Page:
Becoming a parent, at any age, can be a life-altering experience. Regardless of race, education, and socio-economic status, motherhood—and fatherhood—uniformly places demands on one’s life that were non-existent prior to the birth of a child. When school-aged students become parents, the new responsibilities can be overwhelming. For teenage parents who lack support from their own parents, this experience can be even more daunting as they seek support in adult-oriented systems, which even older parents may find challenging.
Teenage parents, or students with children, are parents between the ages of 13 and 19. Often these students drop out of school because of the pressures they experience, including stigmatization associated with early parenting; isolation from peers; and lack of needed support from family, friends, schools, social service agencies, and other organizations.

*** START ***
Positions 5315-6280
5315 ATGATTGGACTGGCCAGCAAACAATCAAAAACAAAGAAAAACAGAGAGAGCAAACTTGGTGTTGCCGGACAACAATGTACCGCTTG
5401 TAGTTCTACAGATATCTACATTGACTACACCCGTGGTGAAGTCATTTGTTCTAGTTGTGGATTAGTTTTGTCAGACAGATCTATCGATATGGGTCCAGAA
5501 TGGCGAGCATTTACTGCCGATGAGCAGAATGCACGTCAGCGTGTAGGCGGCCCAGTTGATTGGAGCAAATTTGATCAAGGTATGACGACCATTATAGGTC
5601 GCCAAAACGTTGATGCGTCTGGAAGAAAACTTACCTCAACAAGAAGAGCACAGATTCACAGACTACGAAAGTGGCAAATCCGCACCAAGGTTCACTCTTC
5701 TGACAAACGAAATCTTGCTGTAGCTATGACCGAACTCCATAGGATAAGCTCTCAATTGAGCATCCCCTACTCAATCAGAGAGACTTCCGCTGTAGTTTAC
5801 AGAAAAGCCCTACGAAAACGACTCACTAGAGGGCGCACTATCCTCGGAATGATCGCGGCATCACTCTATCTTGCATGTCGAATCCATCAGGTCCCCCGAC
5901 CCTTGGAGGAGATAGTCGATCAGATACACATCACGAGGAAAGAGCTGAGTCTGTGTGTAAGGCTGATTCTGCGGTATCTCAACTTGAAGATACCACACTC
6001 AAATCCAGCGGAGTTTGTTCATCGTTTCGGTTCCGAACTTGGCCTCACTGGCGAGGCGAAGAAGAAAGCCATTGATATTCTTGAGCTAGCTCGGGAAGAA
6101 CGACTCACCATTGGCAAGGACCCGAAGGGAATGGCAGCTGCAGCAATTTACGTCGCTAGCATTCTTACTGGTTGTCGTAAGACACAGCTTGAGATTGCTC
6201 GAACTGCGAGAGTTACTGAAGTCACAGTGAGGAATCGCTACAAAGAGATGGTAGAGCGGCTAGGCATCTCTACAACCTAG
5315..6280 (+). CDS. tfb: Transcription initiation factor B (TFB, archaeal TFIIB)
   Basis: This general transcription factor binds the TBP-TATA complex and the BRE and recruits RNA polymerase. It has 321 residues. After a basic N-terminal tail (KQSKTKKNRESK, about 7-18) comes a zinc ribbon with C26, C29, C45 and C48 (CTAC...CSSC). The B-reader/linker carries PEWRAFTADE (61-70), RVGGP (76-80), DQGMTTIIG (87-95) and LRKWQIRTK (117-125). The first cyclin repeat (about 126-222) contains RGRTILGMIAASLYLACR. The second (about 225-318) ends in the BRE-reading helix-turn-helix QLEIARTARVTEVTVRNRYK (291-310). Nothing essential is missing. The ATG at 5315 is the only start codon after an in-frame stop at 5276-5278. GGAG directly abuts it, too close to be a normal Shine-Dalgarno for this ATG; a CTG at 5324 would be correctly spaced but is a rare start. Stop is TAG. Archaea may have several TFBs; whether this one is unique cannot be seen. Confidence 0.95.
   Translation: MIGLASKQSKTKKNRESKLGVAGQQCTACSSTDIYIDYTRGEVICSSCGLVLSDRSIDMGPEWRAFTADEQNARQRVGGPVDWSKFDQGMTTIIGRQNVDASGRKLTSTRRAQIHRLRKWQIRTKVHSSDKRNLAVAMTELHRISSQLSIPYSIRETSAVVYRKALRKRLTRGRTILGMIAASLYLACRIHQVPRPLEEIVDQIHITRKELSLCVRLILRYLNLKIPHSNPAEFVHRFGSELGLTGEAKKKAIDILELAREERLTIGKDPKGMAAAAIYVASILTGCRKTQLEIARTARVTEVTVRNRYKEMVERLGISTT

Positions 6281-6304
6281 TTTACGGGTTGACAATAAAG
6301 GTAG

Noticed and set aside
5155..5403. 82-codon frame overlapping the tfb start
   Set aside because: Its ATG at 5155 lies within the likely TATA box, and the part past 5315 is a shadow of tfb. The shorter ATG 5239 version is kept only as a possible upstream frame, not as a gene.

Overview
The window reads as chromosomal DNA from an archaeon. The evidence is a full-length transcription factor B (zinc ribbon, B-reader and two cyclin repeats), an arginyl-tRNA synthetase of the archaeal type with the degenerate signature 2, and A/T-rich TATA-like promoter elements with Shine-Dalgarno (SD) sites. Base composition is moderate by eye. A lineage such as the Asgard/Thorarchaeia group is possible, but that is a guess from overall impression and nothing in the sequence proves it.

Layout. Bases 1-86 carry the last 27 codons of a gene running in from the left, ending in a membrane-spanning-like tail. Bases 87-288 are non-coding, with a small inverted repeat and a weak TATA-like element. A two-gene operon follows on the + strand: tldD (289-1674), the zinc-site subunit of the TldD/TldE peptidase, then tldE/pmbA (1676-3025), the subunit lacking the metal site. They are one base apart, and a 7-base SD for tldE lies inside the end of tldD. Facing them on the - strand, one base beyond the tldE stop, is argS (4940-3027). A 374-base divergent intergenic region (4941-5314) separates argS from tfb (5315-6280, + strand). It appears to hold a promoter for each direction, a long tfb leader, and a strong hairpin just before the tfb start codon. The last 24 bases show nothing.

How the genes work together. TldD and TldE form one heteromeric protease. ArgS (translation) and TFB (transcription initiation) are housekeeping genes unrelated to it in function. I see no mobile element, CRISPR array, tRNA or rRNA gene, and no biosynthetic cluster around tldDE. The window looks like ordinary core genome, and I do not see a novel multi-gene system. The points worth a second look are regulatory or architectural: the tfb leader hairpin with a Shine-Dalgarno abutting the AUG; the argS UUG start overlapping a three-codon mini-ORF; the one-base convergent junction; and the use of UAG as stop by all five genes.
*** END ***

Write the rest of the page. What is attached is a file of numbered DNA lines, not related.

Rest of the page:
Only 38 percent of teen mothers complete high school while less than 2 percent go on to obtain a college degree. In addition, children born to teen mothers do worse in school – 50 percent are more likely to repeat a grade, they score significantly worse on standardized tests, and are less likely to finish high school.